Some stories you just couldn’t make up. Take, for instance, failed contractor Carillion’s possible interpretation of an ‘open’ prison.

Alastair Stewart

An old hand from the company formerly known as Tarmac Construction tells me how even the most stringent cost control teams can drop a clanger. Fazakerley Prison in Liverpool, officially called HMP Altcourse, was the UK’s first privately financed, built and managed gaol and, as with all heavily geared private finance initiative-type concessions, absolute cost certainty is vital for its financial viability. I’m told the design and project finance had been finalised when someone spotted one glaring omission in the cost schedule: the prison gate.

My source did not reveal whether this was spotted in time to reprice the job or whether subsequent ‘value engineering’ had to be employed to make the numbers add up. Perhaps the team may have considered lowering the height of the walls?

Value engineering is rising up the agenda among builders of more conventional accommodation. Leading housebuilders, in varying degrees, have been reporting shortages of, or long lead times, for various building materials.

Bellway was most vocal, with chief operating officer Jason Honeyman telling its half-year results meeting: “Six months ago the questions were more about labour availability and less about materials availability. Now [concerns] are more about materials and less about labour, particularly bricks. Waiting times have gone from weeks to months. It’s three months for bricks and six months for roof tiles.”

“Builders are coming up with tweaks straight out of the School of the Bleeding Obvious, but save hundreds of pounds per house”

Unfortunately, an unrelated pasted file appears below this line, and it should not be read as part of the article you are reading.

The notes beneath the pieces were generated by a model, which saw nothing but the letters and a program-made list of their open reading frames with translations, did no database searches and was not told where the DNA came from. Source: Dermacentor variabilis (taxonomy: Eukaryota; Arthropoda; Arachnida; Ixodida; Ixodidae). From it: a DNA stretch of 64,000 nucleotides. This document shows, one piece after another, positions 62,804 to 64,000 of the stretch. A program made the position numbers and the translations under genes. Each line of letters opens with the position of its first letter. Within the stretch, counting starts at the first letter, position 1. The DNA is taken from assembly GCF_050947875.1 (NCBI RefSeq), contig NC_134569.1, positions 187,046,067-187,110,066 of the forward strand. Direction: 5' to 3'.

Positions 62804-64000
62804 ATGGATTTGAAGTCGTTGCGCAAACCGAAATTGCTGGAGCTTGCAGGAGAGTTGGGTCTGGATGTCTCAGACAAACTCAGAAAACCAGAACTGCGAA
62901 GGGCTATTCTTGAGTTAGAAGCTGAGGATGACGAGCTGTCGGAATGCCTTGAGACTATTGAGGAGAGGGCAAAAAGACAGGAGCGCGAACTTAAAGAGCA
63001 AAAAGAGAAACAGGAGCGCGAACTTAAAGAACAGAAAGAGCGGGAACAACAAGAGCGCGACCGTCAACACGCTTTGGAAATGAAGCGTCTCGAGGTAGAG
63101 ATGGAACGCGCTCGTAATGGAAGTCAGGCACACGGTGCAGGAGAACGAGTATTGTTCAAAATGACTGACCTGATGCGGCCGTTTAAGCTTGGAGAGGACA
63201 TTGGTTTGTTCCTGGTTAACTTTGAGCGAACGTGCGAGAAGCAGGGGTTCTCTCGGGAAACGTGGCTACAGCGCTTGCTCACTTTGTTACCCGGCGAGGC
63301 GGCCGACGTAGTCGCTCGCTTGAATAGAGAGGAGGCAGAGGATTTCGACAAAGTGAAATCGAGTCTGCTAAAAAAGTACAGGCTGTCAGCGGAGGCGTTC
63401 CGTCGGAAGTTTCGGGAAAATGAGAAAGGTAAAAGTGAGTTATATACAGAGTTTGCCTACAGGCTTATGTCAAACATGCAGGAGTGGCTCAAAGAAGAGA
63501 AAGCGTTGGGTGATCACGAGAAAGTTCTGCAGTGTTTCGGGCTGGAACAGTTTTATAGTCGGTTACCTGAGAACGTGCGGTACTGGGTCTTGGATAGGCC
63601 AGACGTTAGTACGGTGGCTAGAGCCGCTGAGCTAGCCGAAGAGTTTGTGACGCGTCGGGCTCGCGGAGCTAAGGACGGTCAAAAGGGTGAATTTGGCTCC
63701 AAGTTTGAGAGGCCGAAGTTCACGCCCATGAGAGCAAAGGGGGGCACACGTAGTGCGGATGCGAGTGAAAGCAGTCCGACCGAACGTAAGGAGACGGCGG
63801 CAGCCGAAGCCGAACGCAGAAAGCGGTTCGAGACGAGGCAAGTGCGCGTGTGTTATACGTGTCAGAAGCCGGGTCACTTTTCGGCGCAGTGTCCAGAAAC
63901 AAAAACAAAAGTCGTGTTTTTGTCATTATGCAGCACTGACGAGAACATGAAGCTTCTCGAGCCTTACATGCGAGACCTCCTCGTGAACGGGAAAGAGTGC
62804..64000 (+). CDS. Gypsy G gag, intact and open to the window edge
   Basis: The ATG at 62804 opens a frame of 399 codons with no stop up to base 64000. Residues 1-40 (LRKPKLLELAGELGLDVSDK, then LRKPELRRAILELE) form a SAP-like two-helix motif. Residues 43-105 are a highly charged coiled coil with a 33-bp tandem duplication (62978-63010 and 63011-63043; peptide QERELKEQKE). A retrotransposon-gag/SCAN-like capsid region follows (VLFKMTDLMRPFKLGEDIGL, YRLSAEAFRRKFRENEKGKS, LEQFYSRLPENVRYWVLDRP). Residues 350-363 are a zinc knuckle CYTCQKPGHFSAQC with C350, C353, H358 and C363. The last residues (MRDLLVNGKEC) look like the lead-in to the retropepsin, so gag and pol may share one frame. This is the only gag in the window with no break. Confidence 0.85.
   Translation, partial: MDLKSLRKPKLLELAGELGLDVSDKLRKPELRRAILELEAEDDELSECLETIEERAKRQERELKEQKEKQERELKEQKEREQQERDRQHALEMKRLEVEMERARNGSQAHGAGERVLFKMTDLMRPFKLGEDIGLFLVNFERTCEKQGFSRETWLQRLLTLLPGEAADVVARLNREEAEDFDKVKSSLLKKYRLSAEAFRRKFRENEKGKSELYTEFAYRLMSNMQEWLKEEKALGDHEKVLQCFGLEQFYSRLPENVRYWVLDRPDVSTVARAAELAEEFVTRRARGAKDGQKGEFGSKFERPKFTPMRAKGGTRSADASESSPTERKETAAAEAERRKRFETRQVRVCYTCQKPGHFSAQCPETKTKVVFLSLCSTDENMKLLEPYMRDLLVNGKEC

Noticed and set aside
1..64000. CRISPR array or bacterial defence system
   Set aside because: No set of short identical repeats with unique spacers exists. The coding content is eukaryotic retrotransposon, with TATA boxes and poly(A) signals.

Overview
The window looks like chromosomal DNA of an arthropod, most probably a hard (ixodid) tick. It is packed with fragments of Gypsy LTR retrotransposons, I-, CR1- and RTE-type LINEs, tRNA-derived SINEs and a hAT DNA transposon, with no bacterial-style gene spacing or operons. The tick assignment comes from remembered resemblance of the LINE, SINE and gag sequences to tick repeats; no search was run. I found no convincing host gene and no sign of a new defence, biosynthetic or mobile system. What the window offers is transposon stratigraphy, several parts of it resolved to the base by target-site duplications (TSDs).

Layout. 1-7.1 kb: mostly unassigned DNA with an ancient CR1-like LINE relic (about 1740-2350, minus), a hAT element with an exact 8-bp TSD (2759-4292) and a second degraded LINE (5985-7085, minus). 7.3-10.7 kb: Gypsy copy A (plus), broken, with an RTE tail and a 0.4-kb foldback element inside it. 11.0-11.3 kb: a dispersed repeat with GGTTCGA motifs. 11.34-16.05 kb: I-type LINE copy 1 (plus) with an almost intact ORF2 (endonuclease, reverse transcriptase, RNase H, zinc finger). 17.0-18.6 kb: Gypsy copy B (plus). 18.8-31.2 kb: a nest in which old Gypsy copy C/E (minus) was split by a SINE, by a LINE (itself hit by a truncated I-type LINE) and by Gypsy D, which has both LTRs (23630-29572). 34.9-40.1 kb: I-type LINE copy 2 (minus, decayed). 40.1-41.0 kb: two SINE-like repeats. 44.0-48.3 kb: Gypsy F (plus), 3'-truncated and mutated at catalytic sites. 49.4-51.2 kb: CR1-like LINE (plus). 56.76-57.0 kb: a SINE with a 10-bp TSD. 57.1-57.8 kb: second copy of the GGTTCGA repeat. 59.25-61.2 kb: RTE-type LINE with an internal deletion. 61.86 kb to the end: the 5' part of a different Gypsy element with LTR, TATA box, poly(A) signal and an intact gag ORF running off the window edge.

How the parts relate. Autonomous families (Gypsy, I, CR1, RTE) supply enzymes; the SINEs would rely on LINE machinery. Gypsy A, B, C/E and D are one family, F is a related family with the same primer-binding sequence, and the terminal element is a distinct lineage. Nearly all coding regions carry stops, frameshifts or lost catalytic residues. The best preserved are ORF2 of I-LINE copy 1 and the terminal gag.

One cause is housebuilding volumes rising at a time when UK material producers are reticent about repeating the costly mistakes of the past. In previous decades, cement, brick and other producers invested heavily in new plants unwittingly at the top of the cycle, only to see them start production at the bottom. Since the 2008 peak, brick-making capacity has shrunk by 25% and the sector, which is dominated by three manufacturers, is expanding more guardedly than in the past.

No passing on costs

Weaker sterling has pushed up the price of the higher-value components that are more likely to be imported than bricks, blocks and the like. Developers can’t pass on increases to buyers, because new house prices are constrained by those in the far larger secondhand market. So they have two options on land they own: accept lower margins or do something to mitigate inflation.

Smarter design, for now, seems to be the solution. Several builders are coming up with tweaks that seem straight out of the School of the Bleeding Obvious, but save hundreds of pounds per house.

Take, for instance, the reworking of one of Bovis’s main house types, the Sheringham. Neither are going to make it to Grand Designs, but I would rather live in the ‘Arts and Crafts-y’ one.

Barratt Sheringham homes

Before and after: Bovis’ redesigned Sheringham homes

This has the same external rectangular ‘footprint’, but about 10% more internal floorspace, because the double bays have been removed – or more accurately, the cutaways have been filled in with bigger floorplans. That means they can sell for a bit more. More to the point, bays are more fiddly, especially at roof level, and £900 more expensive to build. I’m told this was one reason the company ended up with much-publicised delays, leading ultimately to a change in management at the top.

In Barratt’s trading statement conference call, chief executive David Thomas revealed a cunning plan to save on the number of roof tiles: build roofs with lower pitches. You don’t need to be Pythagoras to have dreamt that up, but he would have calculated how many tiles would be saved. Barratt reckons this and other tweaks save up to £1,000 per unit.

Rivals have come up with their own savings and there is gradual acceptance of offsite manufacturing. It may also mean that the smaller developers that government craves may not be able to achieve the same efficiencies.

But all of this sounds like merely moderating the upward tide of costs. It is a mantra of the industry not to cut projected margins when buying new land and, if they assume flat house prices and rising costs, the only other part of the equation is that there should be downwards pressure on the prices they will be prepared to pay for the ultimate raw ingredient for housebuilding: land.

Alastair Stewart is an equities analyst and commentator